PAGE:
The scale of Einstein On The Beach both in its physical and conceptual dimension, is staggering and permeates everything contained in it — from Glass’s music, Wilson’s direction and design, and Lucinda Child’s choreography. The libretto by Christopher Knowles is elemental to the work and a bedrock for Wilson’s direction. It gives rise to the structure underpinning the piece, and informs a profound delivery through the immense detail which is carried from each of the performers. Akin to a monumental dreamscape, I cannot help but wonder what it must feel like for these artists to look at it now, and recall the time of its inception.

If I then consider the work in relation to being an almost spiritual portrait of Albert Einstein, or if I ponder the culture of possibility that surrounded them all at the time of its original making, or the inspiring influence on successive artists (even if they had never actually seen it), or if I consider again what it actually took from everyone involved to bring this particular production to life again now in the 21st Century, I am left somewhere beyond words.

Which is perhaps entirely fitting. A monumental dreamscape that attains timelessness as a work of art is best not described, but rather gratefully received.

Instead of offering my illuminations, I want to instead express my thanks. To the artists themselves, and importantly, to team at Pomegranate Arts who have produced the production of Einstein on the Beach. Having worked for many years with them, I have been a direct witness to the dedication and integrity they have applied at every turn.

I want to thank the LA Opera for bringing Einstein on the Beach, finally to Los Angeles and into the full scope of their institution. We have thoroughly enjoyed a remarkable collaboration involving our many departments and staff members, and I want to thank all of you, your supporters and your Board members, and most especially Christopher Koelsch for that very first phone call well over a year ago, where we began the process of hatching a plan and making it stick. Bravo!

And Bravo to the staff, Board, members and supporters of the Center for the Art of Performance at UCLA as well. Without you, none of these seemingly impossible projects and initiatives, would become possible.

Follow Kristy on Instagram @kedmunds

Notes from Kristy: Come On In, The Water’s Fine

The other night we heard the resulting song cycles and creative framework of a new work by Heidi Rodewald and her collaborators Donna Di Novelli and Kevin Newbury, who just completed their residency here at the Center. While their time in residence was concentrated, they generated some truly remarkable material in pursuit of collaborative ideas.

And if my reaction to what they shared is any gauge of the future life for this work, it is going to strike some very resonant chords. The project is called “The Good Swimmer” and is based in part upon the found text of a lifeguard training manual from the 1940s (when women had to assume traditional male job roles as they were all off to war).

There was a particular conceptual through line in it that I cannot get out of my mind. A central thread from the instruction manual for lifeguard training: “The Lifeguard knows what she must be most alert to, and most concerned over, which is the good swimmer. The good swimmer knows how to take care of themselves when they swim out beyond where most would venture. The danger for the lifeguard is that those less capable will follow. The good swimmer therefore poses the greatest hazard to the lifeguard’s duty of care.”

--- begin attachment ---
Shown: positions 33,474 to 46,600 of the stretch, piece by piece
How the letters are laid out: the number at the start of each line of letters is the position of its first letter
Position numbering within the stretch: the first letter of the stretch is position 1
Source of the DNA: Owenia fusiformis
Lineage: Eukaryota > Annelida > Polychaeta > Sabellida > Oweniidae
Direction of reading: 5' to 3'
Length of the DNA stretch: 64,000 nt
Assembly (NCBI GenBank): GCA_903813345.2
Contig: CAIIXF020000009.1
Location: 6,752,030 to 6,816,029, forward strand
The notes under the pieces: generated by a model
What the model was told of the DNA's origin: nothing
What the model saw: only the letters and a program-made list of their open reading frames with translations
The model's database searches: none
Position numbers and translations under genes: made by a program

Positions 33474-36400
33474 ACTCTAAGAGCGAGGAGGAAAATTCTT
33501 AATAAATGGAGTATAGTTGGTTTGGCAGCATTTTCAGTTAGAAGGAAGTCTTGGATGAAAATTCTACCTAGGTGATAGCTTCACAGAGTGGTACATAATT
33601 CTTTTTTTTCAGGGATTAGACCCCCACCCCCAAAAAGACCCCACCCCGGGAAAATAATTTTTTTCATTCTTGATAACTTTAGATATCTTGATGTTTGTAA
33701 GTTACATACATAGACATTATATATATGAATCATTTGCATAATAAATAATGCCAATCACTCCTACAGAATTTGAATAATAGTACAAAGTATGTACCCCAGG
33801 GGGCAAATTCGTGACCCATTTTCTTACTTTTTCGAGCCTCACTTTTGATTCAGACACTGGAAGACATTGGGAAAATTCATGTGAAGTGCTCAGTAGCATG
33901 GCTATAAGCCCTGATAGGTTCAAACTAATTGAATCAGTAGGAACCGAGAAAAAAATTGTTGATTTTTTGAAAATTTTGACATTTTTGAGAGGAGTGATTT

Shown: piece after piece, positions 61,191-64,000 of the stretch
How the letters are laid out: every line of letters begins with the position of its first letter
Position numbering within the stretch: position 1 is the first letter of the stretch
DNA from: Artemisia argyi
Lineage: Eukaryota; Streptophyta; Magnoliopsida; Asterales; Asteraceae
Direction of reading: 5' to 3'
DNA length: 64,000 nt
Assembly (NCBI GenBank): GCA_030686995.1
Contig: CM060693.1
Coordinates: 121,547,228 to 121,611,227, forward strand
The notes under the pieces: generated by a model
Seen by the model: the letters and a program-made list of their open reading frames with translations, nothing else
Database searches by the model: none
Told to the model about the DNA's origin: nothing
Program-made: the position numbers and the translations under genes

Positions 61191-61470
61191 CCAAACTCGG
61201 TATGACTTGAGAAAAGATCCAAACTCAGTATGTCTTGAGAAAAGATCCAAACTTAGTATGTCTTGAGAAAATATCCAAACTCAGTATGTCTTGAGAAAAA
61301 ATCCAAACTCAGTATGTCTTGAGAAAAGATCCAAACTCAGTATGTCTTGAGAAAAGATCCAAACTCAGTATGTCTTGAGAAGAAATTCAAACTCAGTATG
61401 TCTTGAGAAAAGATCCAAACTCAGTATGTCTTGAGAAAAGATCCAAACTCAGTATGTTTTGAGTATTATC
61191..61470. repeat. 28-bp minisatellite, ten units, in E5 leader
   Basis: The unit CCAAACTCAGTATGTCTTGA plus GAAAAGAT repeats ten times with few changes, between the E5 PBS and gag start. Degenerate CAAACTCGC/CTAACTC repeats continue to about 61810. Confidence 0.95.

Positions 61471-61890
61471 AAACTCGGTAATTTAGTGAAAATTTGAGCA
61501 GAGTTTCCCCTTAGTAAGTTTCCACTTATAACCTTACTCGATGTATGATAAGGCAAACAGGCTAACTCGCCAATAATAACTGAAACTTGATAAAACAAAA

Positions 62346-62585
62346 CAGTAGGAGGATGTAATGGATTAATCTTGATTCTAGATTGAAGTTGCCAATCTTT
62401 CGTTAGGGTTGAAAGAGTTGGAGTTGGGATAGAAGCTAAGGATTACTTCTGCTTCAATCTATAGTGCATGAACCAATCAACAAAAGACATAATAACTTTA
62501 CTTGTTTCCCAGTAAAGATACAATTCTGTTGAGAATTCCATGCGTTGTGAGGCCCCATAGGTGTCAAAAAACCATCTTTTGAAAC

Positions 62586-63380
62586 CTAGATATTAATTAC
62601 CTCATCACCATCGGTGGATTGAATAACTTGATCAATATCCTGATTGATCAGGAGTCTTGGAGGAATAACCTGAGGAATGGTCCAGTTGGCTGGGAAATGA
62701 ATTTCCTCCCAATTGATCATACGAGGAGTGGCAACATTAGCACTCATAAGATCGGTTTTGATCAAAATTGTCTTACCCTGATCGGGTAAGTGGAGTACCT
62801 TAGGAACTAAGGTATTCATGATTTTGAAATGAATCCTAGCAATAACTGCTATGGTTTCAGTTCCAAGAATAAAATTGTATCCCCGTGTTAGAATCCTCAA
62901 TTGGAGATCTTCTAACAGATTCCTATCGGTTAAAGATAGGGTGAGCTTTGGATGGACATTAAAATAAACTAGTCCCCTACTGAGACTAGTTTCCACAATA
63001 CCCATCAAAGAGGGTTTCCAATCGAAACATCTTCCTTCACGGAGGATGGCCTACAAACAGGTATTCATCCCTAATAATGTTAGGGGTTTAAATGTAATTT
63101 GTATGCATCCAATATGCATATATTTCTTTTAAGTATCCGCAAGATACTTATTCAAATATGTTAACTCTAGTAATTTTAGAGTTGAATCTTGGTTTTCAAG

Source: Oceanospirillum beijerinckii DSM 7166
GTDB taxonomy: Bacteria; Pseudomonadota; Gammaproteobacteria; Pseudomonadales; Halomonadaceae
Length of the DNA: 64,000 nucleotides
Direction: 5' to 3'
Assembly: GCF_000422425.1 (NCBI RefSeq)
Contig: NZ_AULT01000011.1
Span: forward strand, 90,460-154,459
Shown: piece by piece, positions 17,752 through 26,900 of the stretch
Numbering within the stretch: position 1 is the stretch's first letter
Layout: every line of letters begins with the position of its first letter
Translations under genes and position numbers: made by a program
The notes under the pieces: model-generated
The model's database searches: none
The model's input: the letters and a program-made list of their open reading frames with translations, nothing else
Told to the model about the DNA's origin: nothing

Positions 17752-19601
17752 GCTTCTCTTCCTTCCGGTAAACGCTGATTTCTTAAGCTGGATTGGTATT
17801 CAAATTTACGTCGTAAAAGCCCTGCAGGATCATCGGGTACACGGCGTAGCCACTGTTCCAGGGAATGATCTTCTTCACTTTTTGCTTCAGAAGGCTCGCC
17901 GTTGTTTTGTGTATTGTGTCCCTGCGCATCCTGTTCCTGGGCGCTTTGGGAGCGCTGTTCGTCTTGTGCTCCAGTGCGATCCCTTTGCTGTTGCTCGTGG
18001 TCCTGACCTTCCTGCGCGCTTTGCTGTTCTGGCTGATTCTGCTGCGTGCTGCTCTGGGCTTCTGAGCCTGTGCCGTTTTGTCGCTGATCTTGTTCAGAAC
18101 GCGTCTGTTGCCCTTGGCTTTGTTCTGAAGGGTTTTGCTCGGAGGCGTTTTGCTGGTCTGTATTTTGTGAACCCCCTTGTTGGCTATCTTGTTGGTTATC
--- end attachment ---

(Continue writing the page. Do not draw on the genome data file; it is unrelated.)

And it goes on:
I love it when an unexpected and pristine clarity knocks me sideways.

We are about to play host to a whole season of pristine clarity coming out of the artists that are soon to arrive as we open the 2013-2014 program. I thought it might be good to mention a few of the firsts – The Moth kicks off the Spoken Word series, LACO returns for their illustrious program at Royce Hall as our Resident Orchestra, Deer Tick sets UCLA’s Welcome Week off with an alt-country twist to our Roots/Folk series, and Keith Jarrett, Jack DeJohnette and Gary Peacock – while marking 30 years of amazing music together – kick off our Jazz offerings.

Crossing over from both the Atlantic and the Pacific we welcome the mega-theater work, “Shun-kin” by Complicite in collaboration with Setagaya Public Theater — putting a momentous start to the Theater season, with a work that is quite simply not to be missed. Our Dance series opens the following week with the North American premiere of Lucy Guerin’s most recent choreography, “Weather.”

To put this into some statistical perspective, that’s about 100 independent artists over three weeks, hailing from cities and countries far and wide converging in Los Angeles this September. We are going to be heaving with the generosity of brilliant artists taking the stage to send up their finest for our ebullient audiences, and I for one am BEYOND READY.

One of the aspects to bringing that much creative mastery into a place like this, is what happens on campus, in Westwood Village, and in the venues themselves when unanticipated and astonishing moments in art between impassioned people come together in unique exchange…well, it makes the fight against the traffic and I-405 closures and daily irritations melt away and we get to be joyously AWAKE together. For the artists– the equivalency is that it makes the airport delays, visa approval processes and all of the rehearsals well and truly worth it.

This is a big and important season for the Center for the Art of Performance at UCLA. It marks the deepening presence of our mission and purpose, and a heightened relationship to our supporters and audiences, along with these extraordinary artists. For those of you already reading this, it means that you are interested in the Center sustaining the work of our purpose. Know that I consider one and all of you to be the exact people it will take for us to continue to develop and evolve regardless of the ever-vexing pressures that can work against a great public promise. In short, you are the good swimmers, and here’s hoping that by watching you swim out into the great beyond, others will indeed follow.

–K